Frank, Modern Monetary Theory(MMT) has a lot to say about inflation. They contend that as long as there are unused productive resources, both in human and material terms, so-called deficit spending will not result in inflation. Certainly with high unemployment there is a significant number of available human resources. Also taxes can be used (hopefully just on the rich) to deflate the economy. They point out that Medicare for All would be deflationary because it would result in much less money being spent on health care while incidentally providing better health outcomes. So there are ways to offset inflation. By the way the trillions that the Fed provided in "liquidity" to bail out the banks in 2008, while not resulting in wage/price inflation, did result in asset inflation since real estate and the stock market have inflated greatly since then.
Toggle Commented Feb 13, 2021 on Off the Top of My Head at California Free Press
That will be the Republican mantra - that the Green New Deal is too radical. It's not too radical if we want to have a habitable planet.
Toggle Commented Jan 6, 2021 on Off the Top of My Head at California Free Press
This was in the New York Times November 23, 2020. I don't think Bill Gates was kicked out of India: "The head of one of the world’s largest vaccine manufacturers had a problem. Adar Poonawalla, chief executive of the Serum Institute of India, needed $850 million for everything from glass vials to stainless steel vats so he could begin producing doses of promising coronavirus vaccines for the world’s poor. "Mr. Poonawalla calculated that he could risk $300 million of his company’s money but would still be more than a half-billion dollars short. So he looked to a retired software executive in Seattle. "Bill Gates, the Microsoft founder turned philanthropist, had known Mr. Poonawalla for years. Mr. Gates had spent billions to help bring vaccines to the developing world, working closely with pharmaceutical executives to transform the market. In doing so, he became the most powerful — and provocative — private player in global health. "By the end of their conversation this summer, Mr. Gates had made a promise: The Bill and Melinda Gates Foundation would provide a $150 million guarantee so the Indian factory could move ahead with production. "It is part of an $11 billion effort to lay the groundwork to procure coronavirus vaccines for more than 150 countries, though it could eventually cost far more when the doses come through. The initiative is led by two global nonprofits that Mr. Gates helped start and bankroll, along with the World Health Organization, which relies on the Gates Foundation as one of its largest donors. "Working behind the scenes is the world’s second-richest man, neither a scientist nor a doctor, who sees himself and his $50 billion foundation as uniquely prepared to take a central part. “We know how to work with governments, we know how to work with pharma, we’ve thought about this scenario,” Mr. Gates said in a recent interview. "As the first vaccine candidates sprint toward regulatory approval, the question of how to immunize much of the world population has taken on added urgency. But nine months in, the success of the vaccine effort, known as Covax, is not at all certain. "So far, it has pulled in only $3.6 billion in funding for research, manufacturing and subsidies for poor countries. Three companies have promised to deliver vaccines, but it is not yet known whether they will be effective. And it may be difficult to secure the necessary billions of doses in an affordable, timely way because the United States and other wealthy countries have cut separate deals for their citizens."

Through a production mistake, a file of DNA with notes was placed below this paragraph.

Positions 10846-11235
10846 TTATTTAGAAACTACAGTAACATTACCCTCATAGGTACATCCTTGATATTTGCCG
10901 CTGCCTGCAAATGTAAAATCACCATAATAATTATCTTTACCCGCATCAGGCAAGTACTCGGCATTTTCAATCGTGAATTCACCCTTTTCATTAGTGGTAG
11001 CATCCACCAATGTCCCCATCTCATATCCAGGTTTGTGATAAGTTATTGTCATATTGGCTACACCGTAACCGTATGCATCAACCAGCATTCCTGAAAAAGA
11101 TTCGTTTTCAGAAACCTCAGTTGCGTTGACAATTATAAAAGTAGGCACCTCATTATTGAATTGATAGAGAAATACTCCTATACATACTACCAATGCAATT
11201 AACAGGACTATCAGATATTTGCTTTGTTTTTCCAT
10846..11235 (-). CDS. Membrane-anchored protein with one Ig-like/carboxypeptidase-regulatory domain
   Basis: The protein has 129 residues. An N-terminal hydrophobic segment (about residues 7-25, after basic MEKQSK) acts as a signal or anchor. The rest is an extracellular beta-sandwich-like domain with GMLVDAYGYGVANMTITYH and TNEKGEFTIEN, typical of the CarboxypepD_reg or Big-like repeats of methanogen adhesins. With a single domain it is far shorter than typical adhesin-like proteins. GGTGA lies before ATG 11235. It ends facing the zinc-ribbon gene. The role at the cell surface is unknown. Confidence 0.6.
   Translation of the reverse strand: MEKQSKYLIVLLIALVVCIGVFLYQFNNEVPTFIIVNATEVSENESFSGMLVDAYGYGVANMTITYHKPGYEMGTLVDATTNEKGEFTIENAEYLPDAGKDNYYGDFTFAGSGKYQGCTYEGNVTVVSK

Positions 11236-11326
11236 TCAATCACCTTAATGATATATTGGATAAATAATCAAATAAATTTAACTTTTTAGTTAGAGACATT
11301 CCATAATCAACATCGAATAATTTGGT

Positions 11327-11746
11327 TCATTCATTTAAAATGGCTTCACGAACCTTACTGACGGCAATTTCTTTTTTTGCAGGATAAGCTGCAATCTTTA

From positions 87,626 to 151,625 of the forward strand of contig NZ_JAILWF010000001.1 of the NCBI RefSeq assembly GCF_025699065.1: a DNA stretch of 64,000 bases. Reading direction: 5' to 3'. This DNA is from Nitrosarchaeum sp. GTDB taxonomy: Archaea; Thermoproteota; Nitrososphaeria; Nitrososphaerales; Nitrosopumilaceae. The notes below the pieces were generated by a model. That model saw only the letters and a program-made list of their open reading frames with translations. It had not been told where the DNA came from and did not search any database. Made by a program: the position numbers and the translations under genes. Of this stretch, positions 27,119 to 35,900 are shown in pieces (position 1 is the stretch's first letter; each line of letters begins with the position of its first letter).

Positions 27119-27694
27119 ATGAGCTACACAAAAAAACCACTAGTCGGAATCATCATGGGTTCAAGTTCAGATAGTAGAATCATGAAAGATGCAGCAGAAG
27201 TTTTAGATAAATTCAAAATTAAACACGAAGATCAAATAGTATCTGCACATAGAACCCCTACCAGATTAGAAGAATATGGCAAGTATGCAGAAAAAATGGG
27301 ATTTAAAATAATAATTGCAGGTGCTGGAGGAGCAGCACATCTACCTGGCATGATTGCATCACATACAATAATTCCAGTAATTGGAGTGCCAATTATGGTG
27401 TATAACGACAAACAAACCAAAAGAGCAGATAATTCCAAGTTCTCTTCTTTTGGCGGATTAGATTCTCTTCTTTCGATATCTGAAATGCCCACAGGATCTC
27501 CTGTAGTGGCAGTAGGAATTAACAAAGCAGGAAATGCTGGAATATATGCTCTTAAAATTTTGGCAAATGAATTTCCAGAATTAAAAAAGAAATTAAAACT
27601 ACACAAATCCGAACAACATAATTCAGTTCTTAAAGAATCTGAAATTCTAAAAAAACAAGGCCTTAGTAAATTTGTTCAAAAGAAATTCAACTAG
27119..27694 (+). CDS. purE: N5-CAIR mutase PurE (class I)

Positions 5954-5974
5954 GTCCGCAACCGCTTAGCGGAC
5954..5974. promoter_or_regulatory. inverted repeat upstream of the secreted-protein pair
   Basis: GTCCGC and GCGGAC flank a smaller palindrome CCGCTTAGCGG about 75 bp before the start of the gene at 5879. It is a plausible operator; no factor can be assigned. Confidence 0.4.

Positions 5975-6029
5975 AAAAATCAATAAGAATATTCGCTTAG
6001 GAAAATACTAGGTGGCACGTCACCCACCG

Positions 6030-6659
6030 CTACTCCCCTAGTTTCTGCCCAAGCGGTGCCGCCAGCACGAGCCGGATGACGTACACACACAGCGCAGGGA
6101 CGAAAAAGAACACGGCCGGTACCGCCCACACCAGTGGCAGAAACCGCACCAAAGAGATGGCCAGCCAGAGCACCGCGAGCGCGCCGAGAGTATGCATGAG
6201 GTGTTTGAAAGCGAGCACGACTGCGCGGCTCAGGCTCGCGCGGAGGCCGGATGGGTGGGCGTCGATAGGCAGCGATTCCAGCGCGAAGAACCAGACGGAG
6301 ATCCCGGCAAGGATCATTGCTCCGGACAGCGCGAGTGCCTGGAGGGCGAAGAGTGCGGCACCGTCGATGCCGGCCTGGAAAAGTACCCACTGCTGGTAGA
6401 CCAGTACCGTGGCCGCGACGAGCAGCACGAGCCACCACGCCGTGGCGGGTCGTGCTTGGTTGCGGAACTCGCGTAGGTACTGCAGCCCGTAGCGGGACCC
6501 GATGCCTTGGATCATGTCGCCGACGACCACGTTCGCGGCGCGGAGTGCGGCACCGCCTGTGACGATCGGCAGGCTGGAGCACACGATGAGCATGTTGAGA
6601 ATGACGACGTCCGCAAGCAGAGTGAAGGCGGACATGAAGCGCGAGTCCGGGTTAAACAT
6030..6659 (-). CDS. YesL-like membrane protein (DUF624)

Toggle Commented Nov 29, 2020 on Off the Top of My Head at California Free Press
Frank, The changes you advocate for will start to take place once the Biden administration is in power. Especially climate change which you and I have long advocated for will be a major effort with John Kerry having a cabinet level position for that and Janet Yellen also a climate change advocate. The only question now is which party will control Congress. We won't know until January 6 when they have two runoffs in Georgia for the 2 remaining Senate seats. I think that there will be funds available for a large scale Green infrastructure program one way or other especially since Janet Yellen is in there. As a former Fed chairman she knows the ropes and, I think, will work out deals with Jerome Powell whether or not Congress cooperates.
They were hacking the research, not the vaccine itself.
Toggle Commented Jul 21, 2020 on Off the Top of My Head at California Free Press